Ramirez will make his third start of the season and his first since April 25, when he surrendered just one earned run on four hits in four innings against the Blue Jays.
With the fifth spot in their starting rotation left vacant because of injuries to righty Alex Cobb (Tommy John surgery) and lefty Drew Smyly (torn labrum), the Rays have filled the hole on a start-by-start basis.
Matt Andriese and Andrew Bellatti were the other pitchers Cash was considering putting on the mound, but he ultimately decided to go with Ramirez.
"I'll play just like every time," Ramirez said. "Every time they ring the phone and say, 'Ramirez, you go in,' it's the same call. You have to be prepared to throw strikes -- they have aggressive swingers and are a good team. I just have to go and do my job. … I'm happy for the chance."
Ramirez tossed 21 pitches in two innings against the Yankees on Monday, but he said that outing should not have an effect on his start Thursday.
In total, Ramirez has made nine appearances for the Rays -- most of which have come as a long reliever -- and he owns an 0-1 record with an 8.38 ERA. The multiple transitions from starter to reliever, however, have not changed the right-hander's approach on the mound.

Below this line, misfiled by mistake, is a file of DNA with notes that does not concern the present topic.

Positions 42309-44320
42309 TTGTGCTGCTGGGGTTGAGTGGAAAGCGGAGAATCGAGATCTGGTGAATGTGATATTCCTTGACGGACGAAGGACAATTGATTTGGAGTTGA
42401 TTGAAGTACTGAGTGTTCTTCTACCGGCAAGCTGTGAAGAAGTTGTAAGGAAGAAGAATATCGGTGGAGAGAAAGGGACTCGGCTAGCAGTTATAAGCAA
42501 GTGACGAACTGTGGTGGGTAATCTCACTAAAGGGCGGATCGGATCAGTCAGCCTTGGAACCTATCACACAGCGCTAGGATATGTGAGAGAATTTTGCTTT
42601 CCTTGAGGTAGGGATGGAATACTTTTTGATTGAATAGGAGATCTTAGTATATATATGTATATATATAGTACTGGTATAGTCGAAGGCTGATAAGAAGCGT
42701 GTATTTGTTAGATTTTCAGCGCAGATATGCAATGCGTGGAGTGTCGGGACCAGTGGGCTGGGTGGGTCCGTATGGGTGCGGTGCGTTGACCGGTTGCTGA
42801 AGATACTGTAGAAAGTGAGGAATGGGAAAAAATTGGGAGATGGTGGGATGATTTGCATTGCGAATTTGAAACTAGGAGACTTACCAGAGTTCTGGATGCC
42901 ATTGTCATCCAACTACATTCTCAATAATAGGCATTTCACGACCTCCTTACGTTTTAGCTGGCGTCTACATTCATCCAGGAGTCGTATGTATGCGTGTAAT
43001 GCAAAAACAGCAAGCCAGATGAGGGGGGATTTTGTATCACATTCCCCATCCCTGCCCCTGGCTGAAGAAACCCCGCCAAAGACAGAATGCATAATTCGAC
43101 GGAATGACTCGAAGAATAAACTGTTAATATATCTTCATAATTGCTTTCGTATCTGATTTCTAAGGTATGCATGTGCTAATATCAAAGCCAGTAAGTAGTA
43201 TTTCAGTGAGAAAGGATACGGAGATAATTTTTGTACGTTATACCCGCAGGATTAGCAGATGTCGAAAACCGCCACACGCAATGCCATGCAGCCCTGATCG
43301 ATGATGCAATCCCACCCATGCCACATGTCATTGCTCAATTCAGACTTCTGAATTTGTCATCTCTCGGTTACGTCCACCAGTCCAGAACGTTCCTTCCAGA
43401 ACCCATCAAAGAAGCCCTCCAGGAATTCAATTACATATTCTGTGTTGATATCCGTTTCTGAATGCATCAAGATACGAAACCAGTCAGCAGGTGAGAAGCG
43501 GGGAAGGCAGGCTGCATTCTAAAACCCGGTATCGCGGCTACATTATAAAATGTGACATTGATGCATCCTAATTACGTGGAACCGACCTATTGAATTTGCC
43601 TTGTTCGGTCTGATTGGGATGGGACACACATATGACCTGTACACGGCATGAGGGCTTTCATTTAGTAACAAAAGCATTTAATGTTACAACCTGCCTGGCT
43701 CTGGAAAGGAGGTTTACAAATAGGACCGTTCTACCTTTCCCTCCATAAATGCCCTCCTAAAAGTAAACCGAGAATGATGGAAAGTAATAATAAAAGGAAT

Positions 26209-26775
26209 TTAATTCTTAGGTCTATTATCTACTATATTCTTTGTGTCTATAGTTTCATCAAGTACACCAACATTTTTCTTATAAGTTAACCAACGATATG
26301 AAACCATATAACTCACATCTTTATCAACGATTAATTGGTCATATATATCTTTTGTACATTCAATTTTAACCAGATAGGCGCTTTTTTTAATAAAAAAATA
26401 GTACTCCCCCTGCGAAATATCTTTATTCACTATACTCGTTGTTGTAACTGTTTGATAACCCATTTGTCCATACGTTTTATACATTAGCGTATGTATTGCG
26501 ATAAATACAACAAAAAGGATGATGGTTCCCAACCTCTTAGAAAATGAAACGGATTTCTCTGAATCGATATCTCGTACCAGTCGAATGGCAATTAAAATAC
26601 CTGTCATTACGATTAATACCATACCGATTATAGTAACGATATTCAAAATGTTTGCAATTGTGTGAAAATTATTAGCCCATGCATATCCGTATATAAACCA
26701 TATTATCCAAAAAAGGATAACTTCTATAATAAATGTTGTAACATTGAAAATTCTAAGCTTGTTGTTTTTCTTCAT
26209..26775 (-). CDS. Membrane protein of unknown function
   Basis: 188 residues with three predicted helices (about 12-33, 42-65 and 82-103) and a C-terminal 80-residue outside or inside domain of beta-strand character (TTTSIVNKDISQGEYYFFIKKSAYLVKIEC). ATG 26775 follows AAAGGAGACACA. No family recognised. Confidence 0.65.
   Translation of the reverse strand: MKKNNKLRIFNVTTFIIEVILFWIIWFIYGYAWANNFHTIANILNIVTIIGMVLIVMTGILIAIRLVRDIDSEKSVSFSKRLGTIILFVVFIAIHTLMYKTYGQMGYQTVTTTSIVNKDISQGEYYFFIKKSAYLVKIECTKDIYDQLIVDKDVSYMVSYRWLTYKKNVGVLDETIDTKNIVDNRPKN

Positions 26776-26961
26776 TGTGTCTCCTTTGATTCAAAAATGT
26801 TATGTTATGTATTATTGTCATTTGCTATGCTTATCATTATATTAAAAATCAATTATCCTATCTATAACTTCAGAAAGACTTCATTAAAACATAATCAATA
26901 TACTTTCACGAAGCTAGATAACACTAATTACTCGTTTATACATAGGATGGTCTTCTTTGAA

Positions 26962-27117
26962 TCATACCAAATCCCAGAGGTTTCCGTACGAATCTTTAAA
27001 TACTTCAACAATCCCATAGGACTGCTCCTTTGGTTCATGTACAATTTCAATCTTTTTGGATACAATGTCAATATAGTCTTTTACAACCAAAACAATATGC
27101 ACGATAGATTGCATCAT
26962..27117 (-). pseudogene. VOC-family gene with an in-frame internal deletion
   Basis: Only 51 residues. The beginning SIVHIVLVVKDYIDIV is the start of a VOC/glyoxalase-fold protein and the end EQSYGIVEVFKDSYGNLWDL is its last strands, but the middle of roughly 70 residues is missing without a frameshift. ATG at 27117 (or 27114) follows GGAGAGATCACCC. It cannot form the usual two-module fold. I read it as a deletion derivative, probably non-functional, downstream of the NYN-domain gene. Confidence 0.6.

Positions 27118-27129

"Right now, my mind is kind of locked," Ramirez said. "No matter how you get in the game, if you are in the game, your job is to throw strikes and get some outs, so why would you put too much pressure on your mind? It's just about being yourself."
The Rays might be getting a boost to the rotation soon, as Matt Moore, who underwent Tommy John surgery on April 22, 2014, is inching closer to a rehab assignment.
"The last I heard, [he'll have] another [bullpen session] tomorrow, and then probably sit down and have a discussion if we think another live BP is warranted," said Cash before Tuesday's 4-2 win against the Yankees. "Or if it's more of a game, up-down session. And then get out and start a rehab assignment and pitch innings."
Troy Provost-Heron is an associate reporter for MLB.com. This story was not subject to the approval of Major League Baseball or its clubs.